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Gun Control Legislation, February 3, 2011

Gun Control Legislation, February 3, 2011

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Published by Chuck Achberger

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Published by: Chuck Achberger on May 31, 2011
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In November 1998, the VBA provided the FBI with disqualifying records on 88,898 VA
beneficiaries, whom VA rating specialists had determined to be “mentally incompetent” based on
medical evidence that they were incapable of managing their own affairs.90

Thus, a fiduciary (or
designated payee) was appointed for them. During the determination process, beneficiaries were
notified that the VA was proposing to rate them “mentally incompetent,” and they were able to


Federal Register, vol. 62, no. 124, June 27, 1997, p. 34634.


Federal Register, vol. 61, no. 174, September 6, 1996, p. 47095.




Personal communication with Compensation and Pension Program staff, Department of Veterans’ Affairs, July 9,




Gun Control Legislation

Congressional Research Service


submit evidence to the contrary if they wished.91

This determination process is still followed

today at the VA.92

The Veterans’ Medical Administration has not submitted any disqualifying records on VA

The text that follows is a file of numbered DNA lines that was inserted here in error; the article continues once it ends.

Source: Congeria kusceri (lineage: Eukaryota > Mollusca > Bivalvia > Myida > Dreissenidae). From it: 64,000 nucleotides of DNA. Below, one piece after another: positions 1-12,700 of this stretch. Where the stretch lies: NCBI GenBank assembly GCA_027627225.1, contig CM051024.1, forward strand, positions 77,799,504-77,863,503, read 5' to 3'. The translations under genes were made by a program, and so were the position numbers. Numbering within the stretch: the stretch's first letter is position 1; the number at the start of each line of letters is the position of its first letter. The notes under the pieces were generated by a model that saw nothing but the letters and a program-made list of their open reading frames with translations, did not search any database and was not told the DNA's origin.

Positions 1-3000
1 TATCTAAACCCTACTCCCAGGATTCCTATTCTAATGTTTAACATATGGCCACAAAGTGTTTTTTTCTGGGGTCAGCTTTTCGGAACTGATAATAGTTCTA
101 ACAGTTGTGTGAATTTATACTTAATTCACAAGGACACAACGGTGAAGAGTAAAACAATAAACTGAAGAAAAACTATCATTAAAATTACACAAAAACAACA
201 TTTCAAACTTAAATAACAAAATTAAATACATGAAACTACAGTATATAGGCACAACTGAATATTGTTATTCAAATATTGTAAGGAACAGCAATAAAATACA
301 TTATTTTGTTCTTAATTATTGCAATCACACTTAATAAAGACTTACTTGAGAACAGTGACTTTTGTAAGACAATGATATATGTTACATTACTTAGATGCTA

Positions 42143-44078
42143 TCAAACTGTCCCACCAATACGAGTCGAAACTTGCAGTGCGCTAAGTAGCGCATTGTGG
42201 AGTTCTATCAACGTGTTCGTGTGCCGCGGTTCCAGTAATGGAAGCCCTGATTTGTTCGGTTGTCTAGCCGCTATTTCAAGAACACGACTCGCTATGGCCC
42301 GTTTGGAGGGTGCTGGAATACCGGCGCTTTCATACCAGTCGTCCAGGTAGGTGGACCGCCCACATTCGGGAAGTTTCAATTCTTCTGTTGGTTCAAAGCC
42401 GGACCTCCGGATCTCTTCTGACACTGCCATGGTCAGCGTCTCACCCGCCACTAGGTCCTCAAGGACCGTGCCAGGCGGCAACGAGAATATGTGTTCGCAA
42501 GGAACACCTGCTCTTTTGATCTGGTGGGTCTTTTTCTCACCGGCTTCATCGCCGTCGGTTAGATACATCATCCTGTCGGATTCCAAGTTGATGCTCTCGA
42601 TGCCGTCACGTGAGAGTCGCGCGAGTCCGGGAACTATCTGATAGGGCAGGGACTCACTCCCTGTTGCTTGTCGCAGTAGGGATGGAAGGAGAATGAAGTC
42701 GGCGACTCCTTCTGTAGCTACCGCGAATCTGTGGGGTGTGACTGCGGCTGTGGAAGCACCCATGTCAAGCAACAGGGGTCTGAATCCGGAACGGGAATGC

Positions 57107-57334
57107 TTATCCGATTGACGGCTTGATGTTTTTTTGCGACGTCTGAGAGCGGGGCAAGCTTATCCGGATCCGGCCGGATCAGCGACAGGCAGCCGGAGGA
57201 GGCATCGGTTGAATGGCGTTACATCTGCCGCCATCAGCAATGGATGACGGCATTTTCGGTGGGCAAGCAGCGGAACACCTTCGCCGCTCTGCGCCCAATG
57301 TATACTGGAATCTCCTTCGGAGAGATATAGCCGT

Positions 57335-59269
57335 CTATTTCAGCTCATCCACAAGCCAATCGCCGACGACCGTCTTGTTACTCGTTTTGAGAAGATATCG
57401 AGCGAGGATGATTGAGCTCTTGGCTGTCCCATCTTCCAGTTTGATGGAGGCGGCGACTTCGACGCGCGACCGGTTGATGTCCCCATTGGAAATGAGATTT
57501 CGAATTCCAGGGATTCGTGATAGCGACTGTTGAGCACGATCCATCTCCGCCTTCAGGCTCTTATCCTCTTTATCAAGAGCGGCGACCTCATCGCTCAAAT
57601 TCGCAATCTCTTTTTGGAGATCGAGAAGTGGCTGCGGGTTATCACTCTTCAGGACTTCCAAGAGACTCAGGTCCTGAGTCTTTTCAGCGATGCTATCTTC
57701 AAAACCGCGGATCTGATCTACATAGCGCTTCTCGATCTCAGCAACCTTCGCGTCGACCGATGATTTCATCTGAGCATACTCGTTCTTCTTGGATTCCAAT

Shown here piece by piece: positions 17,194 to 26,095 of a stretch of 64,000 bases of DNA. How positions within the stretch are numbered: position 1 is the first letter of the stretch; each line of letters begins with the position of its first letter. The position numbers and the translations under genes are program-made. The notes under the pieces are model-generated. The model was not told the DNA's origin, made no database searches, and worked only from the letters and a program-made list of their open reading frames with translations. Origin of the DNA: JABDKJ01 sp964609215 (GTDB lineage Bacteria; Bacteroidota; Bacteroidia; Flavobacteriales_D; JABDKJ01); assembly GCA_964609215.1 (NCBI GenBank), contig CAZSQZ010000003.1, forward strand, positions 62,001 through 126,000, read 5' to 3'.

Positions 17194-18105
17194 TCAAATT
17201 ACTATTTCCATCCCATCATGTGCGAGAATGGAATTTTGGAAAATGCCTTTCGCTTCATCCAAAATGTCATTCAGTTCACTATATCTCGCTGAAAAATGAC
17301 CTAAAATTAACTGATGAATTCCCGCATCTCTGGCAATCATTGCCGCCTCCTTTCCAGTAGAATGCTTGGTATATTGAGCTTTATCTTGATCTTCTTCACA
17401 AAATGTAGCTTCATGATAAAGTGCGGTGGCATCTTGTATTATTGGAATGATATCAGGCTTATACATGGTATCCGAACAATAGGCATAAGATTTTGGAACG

beneficiaries to the FBI for inclusion in NICS for any medical/psychiatric reason (like PTSD),
unless those veterans had been involuntarily committed under a state court order to a VA medical
facility because they posed a danger to themselves or others. In those cases, the state in which the
court resides would submit the disqualifying record to the FBI, if such a submission would be
appropriate and permissible under state law.93

Nevertheless, the decision by the VA to submit VBA records on “mentally incompetent” veterans
to the FBI for inclusion in the NICS mental defective file generated some degree of controversy
in 1999 and 2000.94

Critics of this policy underscored that veterans routinely consented to
“mentally incompetent” determinations so that a fiduciary (designated payee) could be appointed
for them. Those critics contended that to take away a veteran’s Second Amendment rights without
his foreknowledge was improper. They also pointed out that no other federal agencies were
providing similar disqualifying records to the FBI. This controversy subsided, but it re-emerged
when Congress considered the NICS improvement amendments (described above). Also, as of
April 30, 2008, VA records made up about one-fifth (or 21.0%) of the 552,800 federal and state
records in the NICS mental defective file.

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